Having declared int pfildes[2]; the system call pipe(pfildes) creates a pipe or returns -1 on error. pfildes[0] is the descriptor for the ``read from'' pipe end. pfildes[1] is the descriptor for the ``write to'' pipe end.
[1]   >-pipe->   [0]

One implementation for pipes is as a circular buffer with a read and a write pointer that cannot cross. On SYS V (but not BSD) pipes are implemented as ``streams'' so they are bidirectional, so you can read and write on each end and could interchange 0 and 1.

Related Functions
The shell's 4>&7 is dup2(7,4).

To illustrate pipes we implement cat a | /usr/bin/wc making /usr/bin/wc the parent.

cat a [1]   >-pipe->   [0] /usr/bin/wc
    if (pipe(pfildes) == -1)    {perror("demo"); exit(1);}
    if ((pid = fork()) == -1)   {perror("demo"); exit(1);}
    else if (pid == 0) {        /* child:  "cat a"                      */
          close(pfildes[0]);    /* close read end of pipe               */
          dup2(pfildes[1],1);   /* make 1 same as write-to end of pipe  */
          close(pfildes[1]);    /* close excess fildes                  */
          perror("demo");       /* still around?  exec failed           */
          _exit(1);             /* no flush                             */ 
    else {                      /* parent:  "/usr/bin/wc"               */
          close(pfildes[1]);    /* close write end of pipe              */
          dup2(pfildes[0],0);   /* make 0 same as read-from end of pipe */
          close(pfildes[0]);    /* close excess fildes                  */
          perror("demo");       /* still around?  exec failed           */
          exit(1);	        /* parent flushes                       */
Stdio and File Descriptors
The stdio functions are based on system calls. They buffer I/O and enforce type checking.

fileno(FILE *fp) returns the file descriptor associated to fopen'ed fp. fopen( ) creates an I/O buffer and FILE structure after calling:

openedfildes = open("filename", flags, access_mode)
fopen's flags translate into open's flags as follows:
"r" becomes O_RDONLY,
"w" becomes O_WRONLY | O_CREAT | O_TRUNC,
"a" becomes O_WRONLY | O_CREAT | O_APPEND, and
"r+" becomes O_RDWR.
Check open(2) for additional flags. WRONLY means write, RDONLY read, RDWR read and write, CREAT create if does not exist, TRUNC truncate. For debugging use O_EXCL which prevents overwrite. access_mode is typically 0666, the octal for permissions rw_rw_rw_, which will then be masked by the process umask. If the umask is 0077, the result is rw_______ which is the permissions the file will be created with. Use chmod(2) to override.

scanf, getchar, [printf, putchar,] etc. read [write] from the buffer, but once empty [full] the system call read(2) [write(2)] is made to read [write] up to a specified number of bytes from [to] the file. Obviously stdio function calls should not ordinarily be mixed with system I/O calls.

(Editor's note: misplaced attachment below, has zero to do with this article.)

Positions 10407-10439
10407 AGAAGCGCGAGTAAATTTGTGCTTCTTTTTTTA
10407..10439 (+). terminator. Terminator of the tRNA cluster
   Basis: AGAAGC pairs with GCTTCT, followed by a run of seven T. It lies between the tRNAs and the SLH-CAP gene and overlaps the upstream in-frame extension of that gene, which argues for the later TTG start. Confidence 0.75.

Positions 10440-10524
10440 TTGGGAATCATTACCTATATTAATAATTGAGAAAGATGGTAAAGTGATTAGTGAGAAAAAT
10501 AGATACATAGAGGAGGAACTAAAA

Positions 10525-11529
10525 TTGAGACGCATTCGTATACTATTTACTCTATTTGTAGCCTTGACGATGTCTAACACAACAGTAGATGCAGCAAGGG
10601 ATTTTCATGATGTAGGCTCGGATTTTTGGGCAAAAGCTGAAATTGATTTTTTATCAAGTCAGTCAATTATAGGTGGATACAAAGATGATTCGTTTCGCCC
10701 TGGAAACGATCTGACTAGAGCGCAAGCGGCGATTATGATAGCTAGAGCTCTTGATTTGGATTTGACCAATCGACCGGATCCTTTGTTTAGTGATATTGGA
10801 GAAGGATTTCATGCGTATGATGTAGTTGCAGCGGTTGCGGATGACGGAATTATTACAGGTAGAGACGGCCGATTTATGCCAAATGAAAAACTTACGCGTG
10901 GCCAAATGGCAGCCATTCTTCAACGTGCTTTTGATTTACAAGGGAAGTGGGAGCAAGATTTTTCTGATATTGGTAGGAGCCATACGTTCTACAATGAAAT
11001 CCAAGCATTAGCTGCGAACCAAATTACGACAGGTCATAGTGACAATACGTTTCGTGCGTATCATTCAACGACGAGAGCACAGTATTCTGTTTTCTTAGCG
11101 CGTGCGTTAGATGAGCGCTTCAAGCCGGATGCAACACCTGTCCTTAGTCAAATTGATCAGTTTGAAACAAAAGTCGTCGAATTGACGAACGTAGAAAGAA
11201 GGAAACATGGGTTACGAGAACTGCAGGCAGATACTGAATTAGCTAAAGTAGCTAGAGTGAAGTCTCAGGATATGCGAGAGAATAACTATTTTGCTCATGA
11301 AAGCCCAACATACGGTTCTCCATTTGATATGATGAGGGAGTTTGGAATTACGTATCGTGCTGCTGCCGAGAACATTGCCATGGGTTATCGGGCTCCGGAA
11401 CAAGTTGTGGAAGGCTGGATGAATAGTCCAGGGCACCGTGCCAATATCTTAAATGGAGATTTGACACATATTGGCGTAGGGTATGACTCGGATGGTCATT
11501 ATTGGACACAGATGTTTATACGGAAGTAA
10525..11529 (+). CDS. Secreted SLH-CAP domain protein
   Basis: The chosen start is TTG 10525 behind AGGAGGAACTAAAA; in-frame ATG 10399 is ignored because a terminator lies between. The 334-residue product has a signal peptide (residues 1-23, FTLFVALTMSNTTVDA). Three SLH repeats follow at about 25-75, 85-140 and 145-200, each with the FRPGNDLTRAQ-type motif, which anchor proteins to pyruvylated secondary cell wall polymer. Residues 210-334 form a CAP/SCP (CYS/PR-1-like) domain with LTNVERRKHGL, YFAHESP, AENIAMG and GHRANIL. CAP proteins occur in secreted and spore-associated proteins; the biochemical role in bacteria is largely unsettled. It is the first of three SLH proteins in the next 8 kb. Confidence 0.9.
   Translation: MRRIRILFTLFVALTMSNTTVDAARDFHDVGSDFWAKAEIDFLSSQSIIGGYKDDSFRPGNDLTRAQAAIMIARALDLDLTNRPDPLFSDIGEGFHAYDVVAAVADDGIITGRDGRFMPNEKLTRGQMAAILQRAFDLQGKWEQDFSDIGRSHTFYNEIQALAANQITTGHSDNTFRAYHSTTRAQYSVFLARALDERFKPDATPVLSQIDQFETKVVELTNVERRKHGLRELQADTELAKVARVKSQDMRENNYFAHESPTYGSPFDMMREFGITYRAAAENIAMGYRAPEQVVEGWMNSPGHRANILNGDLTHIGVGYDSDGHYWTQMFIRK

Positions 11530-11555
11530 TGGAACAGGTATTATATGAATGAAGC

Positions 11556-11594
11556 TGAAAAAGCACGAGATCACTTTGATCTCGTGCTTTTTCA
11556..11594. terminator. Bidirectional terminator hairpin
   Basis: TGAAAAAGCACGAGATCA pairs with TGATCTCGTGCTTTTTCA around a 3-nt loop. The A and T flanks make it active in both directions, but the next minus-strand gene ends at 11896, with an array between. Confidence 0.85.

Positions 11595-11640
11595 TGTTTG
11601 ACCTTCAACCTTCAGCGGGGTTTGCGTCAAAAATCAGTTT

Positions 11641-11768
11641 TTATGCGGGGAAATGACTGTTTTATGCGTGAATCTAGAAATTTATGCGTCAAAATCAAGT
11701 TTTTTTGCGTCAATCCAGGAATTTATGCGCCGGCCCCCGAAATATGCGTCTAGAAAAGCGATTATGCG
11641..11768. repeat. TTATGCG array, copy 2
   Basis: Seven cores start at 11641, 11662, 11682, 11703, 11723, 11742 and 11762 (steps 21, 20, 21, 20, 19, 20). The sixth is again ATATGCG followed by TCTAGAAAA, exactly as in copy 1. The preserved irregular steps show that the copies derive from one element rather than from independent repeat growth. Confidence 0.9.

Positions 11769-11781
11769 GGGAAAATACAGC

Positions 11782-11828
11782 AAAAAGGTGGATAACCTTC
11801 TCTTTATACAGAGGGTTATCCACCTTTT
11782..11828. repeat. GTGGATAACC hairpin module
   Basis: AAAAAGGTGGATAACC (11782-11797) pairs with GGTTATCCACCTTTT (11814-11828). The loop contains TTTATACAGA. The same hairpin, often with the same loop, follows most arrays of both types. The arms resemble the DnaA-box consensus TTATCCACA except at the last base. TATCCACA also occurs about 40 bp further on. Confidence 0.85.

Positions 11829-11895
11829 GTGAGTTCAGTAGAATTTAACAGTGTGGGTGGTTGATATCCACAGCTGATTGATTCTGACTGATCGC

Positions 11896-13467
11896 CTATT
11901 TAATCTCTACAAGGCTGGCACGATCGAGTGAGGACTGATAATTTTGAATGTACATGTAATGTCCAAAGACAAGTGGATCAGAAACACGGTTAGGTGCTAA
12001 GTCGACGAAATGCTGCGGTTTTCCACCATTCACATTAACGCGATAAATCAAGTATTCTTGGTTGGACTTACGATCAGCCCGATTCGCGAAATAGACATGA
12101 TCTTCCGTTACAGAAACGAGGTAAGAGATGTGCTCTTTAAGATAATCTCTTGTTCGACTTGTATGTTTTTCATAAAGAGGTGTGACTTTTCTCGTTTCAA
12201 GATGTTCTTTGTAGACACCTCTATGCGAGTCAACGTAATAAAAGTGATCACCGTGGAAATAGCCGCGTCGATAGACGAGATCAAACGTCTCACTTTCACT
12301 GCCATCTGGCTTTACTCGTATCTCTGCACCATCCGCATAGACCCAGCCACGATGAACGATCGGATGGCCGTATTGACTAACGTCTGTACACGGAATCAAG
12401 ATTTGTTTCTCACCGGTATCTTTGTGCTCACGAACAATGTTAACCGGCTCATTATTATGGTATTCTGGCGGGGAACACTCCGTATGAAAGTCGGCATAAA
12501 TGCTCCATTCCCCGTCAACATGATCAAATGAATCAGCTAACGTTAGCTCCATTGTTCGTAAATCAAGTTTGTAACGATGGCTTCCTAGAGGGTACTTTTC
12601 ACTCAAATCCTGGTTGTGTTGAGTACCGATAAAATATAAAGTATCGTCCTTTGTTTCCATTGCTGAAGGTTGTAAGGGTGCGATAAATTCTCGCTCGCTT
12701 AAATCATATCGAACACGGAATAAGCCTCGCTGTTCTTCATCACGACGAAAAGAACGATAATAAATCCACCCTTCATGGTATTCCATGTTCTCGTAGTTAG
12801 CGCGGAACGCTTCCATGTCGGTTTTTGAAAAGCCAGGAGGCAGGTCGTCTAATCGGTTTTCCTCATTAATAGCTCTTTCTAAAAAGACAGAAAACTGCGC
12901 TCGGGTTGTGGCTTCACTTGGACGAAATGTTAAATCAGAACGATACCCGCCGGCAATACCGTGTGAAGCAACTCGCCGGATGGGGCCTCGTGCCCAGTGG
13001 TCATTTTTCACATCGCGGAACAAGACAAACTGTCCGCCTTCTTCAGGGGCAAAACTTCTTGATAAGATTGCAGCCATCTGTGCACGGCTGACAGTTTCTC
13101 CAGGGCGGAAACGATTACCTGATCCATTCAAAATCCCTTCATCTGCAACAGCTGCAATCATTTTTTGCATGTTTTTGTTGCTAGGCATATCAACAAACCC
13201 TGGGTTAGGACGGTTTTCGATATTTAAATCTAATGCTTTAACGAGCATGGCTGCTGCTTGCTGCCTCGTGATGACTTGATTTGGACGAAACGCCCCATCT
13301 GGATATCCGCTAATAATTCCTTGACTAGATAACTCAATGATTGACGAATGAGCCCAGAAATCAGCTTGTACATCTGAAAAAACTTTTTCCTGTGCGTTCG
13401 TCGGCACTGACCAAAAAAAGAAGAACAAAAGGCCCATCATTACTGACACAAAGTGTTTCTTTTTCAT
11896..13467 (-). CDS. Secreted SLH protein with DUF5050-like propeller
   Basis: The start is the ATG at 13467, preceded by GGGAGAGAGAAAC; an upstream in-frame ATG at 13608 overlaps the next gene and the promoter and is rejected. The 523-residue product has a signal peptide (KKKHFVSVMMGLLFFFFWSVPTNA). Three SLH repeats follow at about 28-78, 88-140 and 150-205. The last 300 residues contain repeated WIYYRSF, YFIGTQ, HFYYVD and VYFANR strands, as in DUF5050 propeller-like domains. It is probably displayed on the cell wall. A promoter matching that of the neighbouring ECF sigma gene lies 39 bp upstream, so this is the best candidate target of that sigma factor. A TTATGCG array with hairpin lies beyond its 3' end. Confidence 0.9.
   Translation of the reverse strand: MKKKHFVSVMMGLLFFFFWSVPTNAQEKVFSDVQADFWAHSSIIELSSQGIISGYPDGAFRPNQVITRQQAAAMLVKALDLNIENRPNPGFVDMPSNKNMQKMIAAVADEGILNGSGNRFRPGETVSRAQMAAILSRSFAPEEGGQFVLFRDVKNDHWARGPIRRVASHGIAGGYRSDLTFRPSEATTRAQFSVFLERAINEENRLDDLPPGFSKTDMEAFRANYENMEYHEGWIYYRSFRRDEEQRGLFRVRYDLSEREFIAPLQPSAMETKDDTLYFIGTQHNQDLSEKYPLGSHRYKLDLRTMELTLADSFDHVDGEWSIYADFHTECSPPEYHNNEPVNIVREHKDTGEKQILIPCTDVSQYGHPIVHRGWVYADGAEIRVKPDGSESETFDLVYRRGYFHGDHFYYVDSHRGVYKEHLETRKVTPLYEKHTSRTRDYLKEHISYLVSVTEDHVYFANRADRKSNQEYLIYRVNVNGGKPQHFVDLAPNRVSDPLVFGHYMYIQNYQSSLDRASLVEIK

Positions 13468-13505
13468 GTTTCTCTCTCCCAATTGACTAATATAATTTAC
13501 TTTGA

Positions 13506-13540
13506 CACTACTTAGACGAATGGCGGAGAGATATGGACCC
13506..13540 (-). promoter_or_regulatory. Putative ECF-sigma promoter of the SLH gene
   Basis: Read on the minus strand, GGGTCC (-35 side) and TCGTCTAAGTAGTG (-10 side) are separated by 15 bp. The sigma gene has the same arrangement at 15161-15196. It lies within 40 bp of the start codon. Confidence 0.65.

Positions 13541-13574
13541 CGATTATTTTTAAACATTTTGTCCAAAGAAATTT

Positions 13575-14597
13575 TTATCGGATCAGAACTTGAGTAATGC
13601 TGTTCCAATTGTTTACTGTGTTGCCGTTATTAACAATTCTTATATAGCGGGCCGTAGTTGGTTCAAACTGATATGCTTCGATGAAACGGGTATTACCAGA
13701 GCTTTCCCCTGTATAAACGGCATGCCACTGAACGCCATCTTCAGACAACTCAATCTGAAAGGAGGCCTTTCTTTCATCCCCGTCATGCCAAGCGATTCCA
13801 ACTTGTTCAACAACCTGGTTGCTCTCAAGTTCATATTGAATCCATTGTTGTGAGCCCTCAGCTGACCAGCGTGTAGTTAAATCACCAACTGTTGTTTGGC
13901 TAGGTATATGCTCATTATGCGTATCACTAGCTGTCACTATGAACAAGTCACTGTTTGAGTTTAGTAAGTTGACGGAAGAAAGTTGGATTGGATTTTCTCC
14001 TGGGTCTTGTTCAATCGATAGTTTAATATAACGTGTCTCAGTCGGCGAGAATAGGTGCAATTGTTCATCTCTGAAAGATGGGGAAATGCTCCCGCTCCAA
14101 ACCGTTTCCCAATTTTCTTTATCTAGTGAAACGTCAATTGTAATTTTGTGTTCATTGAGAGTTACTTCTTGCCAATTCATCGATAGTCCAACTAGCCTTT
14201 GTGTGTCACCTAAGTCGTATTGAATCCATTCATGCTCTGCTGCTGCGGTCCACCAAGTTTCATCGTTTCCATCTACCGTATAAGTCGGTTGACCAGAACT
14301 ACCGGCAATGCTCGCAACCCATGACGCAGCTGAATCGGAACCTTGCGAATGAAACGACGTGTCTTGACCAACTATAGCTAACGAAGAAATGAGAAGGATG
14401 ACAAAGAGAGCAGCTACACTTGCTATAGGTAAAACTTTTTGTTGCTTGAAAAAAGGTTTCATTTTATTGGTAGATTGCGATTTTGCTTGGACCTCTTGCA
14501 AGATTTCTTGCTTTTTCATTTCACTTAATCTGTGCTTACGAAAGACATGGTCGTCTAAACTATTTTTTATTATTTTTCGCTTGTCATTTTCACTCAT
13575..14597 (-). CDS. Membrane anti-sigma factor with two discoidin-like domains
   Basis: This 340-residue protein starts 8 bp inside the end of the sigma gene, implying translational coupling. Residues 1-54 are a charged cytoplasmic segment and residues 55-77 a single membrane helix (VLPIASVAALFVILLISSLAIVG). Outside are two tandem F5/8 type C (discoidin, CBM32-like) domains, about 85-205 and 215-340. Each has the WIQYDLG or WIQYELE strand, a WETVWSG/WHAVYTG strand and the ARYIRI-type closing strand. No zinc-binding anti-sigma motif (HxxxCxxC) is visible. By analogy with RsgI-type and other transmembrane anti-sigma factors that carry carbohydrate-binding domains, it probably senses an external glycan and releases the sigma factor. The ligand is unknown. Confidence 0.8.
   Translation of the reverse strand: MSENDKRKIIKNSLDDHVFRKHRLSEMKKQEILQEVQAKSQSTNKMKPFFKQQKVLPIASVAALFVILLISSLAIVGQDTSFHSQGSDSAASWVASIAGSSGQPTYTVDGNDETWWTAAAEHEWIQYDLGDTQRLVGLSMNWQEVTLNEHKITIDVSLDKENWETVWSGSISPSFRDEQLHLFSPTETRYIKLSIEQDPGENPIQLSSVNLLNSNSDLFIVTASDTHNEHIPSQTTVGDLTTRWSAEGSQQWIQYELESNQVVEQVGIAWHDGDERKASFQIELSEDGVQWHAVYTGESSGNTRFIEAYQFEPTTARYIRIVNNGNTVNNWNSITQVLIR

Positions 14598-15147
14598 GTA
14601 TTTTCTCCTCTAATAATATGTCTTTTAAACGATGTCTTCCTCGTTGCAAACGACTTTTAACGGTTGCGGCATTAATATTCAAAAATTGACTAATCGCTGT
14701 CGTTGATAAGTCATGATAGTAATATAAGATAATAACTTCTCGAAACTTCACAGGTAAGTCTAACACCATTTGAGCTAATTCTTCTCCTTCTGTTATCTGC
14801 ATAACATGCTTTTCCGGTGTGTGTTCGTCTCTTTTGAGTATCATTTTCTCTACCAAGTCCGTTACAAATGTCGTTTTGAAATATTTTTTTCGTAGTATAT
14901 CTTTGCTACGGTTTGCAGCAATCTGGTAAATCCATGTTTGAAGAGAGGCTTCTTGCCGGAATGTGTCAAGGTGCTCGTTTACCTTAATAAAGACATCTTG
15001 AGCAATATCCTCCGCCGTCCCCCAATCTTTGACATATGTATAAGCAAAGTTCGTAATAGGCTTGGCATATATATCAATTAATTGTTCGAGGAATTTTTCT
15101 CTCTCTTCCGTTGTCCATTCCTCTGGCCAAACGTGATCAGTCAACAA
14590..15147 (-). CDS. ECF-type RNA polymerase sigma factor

To implement >> outfile, for example, use:
    fildes = open("outfile", O_WRONLY|O_CREAT|O_APPEND, 0666);
    if (fildes == -1) { /* bad file name */ perror("demo"); exit(1);}
    dup2(fildes,1);   /* copy fildes to 1 */
    close(fildes);    /* conserve file descriptors by closing excess one */
Process ID Get or Set
PID's are of type pid_t (usually signed longs). Use: #include <sys/types.h>
pid = getpid() /* gives PID of current process */
ppid = getppid()   /* gives PPID (parent PID) of current process */

To facilitate signalling, processes are organized into process groups. Every process is a member of a process group, which is identified by the PGID (process group id). If the PGID is the same as the PID then the process is called a process group leader. So the PGID of a process is the PID of its leader. The PGID does not change on a fork( ) or exec( ). Often, the PGID will be the PID of the closest ancestor interactive shell, which is the leader.

Get or set the PGID with the system calls:

pgid = getpgid(of_pid)   /* get process group id for of_pid */
setpgid(of_pid, to_pgid)   /* move of_pid into group to_gpid */
setpgid(of_pid, 0)   /* make of_pid a leader */
If of_pid is 0 in the above then the current process's id is substituted.
Termination Status and Waiting for Children
When a process exits, for example, with exit(13) or with return 13 from main, a value is returned to the operating system. Also when a process stops due to a signal, for example, if a user types ^C or ^Z or if there is a division by zero, then the signal number is returned to the operating system. Use the macros provided in wait.h (see wstat(5)) to test or process termination status. Typically 16 bits are used as follows but you should use the macros to make your code portable: